It’s a common American tradition that when a child loses a tooth, the tooth collector known as the tooth fairy comes to pay a visit. While the method of disposing lost teeth isn’t exactly new, the idea of the tooth fairy is relatively recent. Parkcrest Dental looks at the history of the tooth fairy and how a story became a reality.
The Tooth Fairy Across The Globe
In most parts of the world, there are many myths that discuss the disposal of baby teeth in different cultures.
Spain: In the late 1800s a character named Ratoncito Perez was known as the collector of teeth. When a child lost a tooth, it was customary for a child to place their tooth under their pillow and Ratoncito would exchange the tooth for a gift.
Italy: In Italy, the tooth fairy’s role was actually played by a small mouse called Topolino.
France: In Belgium, the tooth fairy was known as a little white mouse who bought children’s teeth in exchange for coins.
Japan: In Japan, children would throw lost upper teeth straight into the ground and lower teeth up into the air. They did this with hope that their incoming teeth would come in straight.
American Tooth Fairy
The American version of the tooth fairy is widely believed to have taken shape due to the production of fairies being publicized in books and pop culture. The earliest American discussion of the tooth fairy appeared in a children’s book by Esther Watkins Arnold in 1927. Ever since then, the legend of the tooth fairy has taken on many different roles. Some children believe that the tooth fairy uses teeth to build a giant tooth castle.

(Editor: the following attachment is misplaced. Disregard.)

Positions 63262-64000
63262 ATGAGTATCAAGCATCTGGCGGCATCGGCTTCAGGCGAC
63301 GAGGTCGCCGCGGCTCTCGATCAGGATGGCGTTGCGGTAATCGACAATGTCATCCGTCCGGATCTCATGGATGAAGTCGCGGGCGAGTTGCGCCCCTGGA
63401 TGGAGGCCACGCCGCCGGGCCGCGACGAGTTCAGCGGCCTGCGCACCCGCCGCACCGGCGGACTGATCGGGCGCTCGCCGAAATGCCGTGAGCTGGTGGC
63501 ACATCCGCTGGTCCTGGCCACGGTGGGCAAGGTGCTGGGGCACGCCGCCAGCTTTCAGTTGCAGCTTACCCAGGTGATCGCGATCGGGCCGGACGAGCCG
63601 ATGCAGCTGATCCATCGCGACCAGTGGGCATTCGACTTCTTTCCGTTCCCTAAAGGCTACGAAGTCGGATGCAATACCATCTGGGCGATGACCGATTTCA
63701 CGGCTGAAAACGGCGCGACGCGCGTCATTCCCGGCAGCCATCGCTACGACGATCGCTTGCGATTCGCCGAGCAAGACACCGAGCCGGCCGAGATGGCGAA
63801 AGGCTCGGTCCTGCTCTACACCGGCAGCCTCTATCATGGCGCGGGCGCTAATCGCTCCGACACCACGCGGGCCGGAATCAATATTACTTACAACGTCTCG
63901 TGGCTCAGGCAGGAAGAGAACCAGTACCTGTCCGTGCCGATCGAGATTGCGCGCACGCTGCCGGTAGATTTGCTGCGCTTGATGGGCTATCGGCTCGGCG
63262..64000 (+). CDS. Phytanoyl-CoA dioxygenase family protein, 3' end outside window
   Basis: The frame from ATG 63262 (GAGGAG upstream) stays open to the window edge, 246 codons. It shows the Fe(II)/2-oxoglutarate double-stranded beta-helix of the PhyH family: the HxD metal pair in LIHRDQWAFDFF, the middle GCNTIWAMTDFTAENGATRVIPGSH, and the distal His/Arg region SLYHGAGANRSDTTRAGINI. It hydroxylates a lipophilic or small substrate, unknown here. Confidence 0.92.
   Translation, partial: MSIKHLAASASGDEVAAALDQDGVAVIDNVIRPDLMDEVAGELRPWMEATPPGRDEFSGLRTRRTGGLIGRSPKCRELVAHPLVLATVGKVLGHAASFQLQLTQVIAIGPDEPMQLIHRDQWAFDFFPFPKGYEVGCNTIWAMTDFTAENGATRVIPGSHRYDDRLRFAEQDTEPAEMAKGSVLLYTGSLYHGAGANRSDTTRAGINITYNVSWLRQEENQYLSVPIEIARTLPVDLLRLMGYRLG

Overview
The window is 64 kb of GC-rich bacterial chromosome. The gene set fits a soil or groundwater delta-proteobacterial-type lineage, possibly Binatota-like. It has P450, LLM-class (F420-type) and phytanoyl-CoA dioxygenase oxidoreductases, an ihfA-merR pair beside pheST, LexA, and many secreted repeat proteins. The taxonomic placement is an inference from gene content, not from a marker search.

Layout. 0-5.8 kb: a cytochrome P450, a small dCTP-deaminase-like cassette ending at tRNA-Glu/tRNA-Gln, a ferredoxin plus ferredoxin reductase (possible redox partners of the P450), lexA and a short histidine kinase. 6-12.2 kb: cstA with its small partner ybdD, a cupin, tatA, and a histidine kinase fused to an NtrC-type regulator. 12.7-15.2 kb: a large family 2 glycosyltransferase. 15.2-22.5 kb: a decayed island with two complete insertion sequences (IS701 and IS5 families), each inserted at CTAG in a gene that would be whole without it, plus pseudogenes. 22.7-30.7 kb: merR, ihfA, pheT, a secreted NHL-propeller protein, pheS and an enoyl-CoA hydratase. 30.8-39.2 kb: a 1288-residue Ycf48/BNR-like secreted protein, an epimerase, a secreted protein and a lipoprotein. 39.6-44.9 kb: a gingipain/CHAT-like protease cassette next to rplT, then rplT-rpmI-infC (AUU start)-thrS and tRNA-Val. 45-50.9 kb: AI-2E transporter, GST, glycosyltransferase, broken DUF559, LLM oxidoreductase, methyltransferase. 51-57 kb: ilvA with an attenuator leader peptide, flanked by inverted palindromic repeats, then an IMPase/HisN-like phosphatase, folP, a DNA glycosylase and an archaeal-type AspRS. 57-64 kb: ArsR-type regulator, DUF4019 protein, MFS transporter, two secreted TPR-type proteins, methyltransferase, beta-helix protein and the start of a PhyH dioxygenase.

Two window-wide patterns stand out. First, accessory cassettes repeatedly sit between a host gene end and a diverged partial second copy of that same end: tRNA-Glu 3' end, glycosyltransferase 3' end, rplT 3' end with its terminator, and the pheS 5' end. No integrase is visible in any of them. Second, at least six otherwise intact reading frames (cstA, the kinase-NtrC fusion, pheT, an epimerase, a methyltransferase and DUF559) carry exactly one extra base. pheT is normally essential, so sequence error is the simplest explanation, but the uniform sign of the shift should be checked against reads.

Should My Child Believe?
When a child loses a tooth, parents begin to discuss the expectations regarding tooth fairy visits. Should they participate in the legend? That’s up to parents to decide. Children typically begin losing baby teeth around the ages of 5 and 8. By the time all the adult teeth have come in, a child would have lost 20 baby teeth. Some things to consider when thinking about telling your child about the tooth fairy:
It Encourages Good Dental Habits
Many children dread brushing their teeth at a young age. Introducing the tooth fairy to them gives an incentive to develop good brushing habits while getting a small reward.
Make The Experience Magical
When you’re able to take on the role of the tooth fairy, you have the opportunity to make it fun! Buy your child a special pillow to use when the tooth fairy comes or write a note for them in fancy handwriting. Even adding a little of bit of glitter on their pillow to pose as fairy dust is a small touch you can add.
You Don’t Have To Give Cash
If money is tight, there are other options than giving your child money. Rewards for lost teeth can take many shapes and forms. Think of a trip to the park or a later bedtime. You can get creative when it comes to the tooth fairy since there isn’t a specific set of rules you have to follow. Make it unique to your child!
Take Your Child To Parkcrest Dental
Parkcrest Dental specializes in pediatric dentistry and will make any child feel right at home if it’s their first visit to the dentist. Contact us online or visit us at our Springfield, MO location to learn more about how to get your child excited about their dental care.